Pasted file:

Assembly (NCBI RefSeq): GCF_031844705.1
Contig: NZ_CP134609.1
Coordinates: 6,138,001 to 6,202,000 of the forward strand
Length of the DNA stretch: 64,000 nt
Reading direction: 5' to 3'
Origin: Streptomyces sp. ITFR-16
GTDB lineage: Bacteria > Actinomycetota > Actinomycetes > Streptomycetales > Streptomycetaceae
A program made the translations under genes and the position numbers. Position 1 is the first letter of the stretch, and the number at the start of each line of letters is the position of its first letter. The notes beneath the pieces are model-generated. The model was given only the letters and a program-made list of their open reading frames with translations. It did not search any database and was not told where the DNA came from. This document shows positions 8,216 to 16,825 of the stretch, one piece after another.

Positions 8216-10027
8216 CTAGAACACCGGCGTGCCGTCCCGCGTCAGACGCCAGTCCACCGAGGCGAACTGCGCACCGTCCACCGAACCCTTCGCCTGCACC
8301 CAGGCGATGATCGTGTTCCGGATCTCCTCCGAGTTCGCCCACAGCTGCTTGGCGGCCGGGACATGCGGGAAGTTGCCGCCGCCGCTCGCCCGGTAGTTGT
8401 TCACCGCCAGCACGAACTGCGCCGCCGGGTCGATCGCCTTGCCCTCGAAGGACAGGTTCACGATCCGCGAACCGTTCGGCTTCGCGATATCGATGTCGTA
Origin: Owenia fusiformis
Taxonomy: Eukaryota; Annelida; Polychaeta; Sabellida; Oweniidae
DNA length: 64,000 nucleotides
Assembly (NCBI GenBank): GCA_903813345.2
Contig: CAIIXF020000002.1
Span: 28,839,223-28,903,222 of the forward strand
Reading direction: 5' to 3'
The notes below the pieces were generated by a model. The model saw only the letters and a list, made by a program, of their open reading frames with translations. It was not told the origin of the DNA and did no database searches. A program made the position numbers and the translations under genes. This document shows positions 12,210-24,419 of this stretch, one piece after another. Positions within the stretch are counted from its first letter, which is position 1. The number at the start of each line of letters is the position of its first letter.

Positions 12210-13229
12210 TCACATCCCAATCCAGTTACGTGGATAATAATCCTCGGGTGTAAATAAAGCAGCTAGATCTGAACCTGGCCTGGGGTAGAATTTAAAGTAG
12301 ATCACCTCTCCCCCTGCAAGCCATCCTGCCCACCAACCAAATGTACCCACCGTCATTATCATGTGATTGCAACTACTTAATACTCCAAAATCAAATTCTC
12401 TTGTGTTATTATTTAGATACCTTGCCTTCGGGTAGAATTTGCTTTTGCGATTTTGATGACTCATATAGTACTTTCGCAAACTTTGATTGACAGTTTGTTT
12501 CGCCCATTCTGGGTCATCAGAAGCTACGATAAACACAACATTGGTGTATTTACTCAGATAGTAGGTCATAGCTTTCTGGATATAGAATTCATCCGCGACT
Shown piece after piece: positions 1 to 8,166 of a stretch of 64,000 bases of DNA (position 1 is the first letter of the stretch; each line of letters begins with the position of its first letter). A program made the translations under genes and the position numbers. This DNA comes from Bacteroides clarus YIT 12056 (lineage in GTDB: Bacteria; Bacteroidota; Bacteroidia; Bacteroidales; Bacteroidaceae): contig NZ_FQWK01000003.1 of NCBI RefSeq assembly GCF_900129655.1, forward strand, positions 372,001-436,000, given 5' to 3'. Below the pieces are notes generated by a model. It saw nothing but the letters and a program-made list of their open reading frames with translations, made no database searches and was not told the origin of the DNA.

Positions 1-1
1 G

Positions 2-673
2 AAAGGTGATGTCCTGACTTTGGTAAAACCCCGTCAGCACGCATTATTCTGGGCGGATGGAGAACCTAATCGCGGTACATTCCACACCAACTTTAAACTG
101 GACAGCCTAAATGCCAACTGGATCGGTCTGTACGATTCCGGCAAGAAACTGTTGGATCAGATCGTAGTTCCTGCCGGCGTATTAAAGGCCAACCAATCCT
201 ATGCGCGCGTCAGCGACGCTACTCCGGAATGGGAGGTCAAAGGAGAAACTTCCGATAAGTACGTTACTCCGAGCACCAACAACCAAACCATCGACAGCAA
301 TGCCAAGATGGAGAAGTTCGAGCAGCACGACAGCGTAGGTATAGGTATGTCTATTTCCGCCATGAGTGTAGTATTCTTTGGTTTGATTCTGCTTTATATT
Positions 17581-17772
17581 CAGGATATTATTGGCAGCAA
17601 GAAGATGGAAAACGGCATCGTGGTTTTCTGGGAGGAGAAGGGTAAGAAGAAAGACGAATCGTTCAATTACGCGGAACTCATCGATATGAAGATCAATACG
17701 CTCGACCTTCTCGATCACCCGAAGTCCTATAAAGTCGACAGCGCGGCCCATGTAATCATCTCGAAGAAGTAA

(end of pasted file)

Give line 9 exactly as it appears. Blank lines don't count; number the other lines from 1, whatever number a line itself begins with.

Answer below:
Positions 8216-10027